That revelation would contradict numerous public statements made by White House spokespersons Tony Fratto and Dana Perino that Bush did not play a role nor was he involved in the decision to dismiss the US attorneys and that the decision emanated from the Department of Justice.
“[T]here is no indication that the President knew about any of the ongoing discussions [about firing US attorneys] over the two years, nor did he see a list or a plan before it was carried out,” Perino told reporters in March 2007.
There were also fierce denials from the White House that Rove was involved in the dismissals. In the interviews, Rove described himself as a “conduit” for complaints about the US attorneys.
He said he received complaints from top aides to former Sen. Pete Domenici (R-New Mexico) about the handling of public corruption and voter fraud cases by David Iglesias, the state’s US attorney, prior to the 2006 midterm elections.
“I was the recipient of complaints,” Rove told the Times, referring to Iglesias. “I passed them on to Harriet Miers to pass on to the Justice Department.”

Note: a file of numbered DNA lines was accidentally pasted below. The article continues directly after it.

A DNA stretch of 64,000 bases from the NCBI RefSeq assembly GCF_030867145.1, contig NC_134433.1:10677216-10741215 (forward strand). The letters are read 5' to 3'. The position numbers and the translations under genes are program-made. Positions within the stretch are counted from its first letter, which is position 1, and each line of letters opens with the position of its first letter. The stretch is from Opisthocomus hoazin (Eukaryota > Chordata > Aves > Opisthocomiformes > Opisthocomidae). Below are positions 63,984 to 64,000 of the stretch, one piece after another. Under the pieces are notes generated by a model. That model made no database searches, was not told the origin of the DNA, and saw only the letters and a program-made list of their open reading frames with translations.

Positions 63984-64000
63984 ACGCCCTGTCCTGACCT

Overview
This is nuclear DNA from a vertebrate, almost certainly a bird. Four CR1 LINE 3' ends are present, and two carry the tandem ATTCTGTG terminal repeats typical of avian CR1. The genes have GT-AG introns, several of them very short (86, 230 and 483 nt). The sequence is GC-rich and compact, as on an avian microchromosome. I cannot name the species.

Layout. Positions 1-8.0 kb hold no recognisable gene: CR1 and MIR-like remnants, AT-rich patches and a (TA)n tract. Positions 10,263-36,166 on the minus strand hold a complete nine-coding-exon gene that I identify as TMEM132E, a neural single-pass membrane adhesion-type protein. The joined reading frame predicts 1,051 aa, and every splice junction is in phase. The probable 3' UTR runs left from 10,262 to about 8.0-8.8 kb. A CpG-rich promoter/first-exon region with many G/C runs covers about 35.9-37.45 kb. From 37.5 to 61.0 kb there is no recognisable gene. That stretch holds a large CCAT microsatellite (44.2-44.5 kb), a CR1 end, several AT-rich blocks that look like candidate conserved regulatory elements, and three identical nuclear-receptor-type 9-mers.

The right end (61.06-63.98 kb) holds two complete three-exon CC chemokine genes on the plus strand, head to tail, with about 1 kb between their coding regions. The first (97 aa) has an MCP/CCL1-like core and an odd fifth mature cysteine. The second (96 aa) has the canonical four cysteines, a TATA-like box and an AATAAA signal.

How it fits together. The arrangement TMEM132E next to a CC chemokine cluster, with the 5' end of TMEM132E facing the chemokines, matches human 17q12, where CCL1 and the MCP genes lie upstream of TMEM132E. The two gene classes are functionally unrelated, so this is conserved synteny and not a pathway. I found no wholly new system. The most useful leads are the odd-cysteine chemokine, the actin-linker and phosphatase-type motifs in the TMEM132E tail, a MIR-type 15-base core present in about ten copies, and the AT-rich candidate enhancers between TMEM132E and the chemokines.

One of the emails obtained by The Washington Post showed that Rove’s top aide, Scott Jennings, sent Rove an email on October 10, 2006, stating that he received “a call from [Domenici’s former chief of staff] Steve Bell tonight…. Last week Sen. Domenici reached [Bush’s chief of staff Josh Bolten] and asked that we remove the US Atty. Steve wanted to make sure we all understood that they couldn’t be more serious about this request.”
Rove added that he assumed Miers had informed Bush about the decision to fire Iglesias.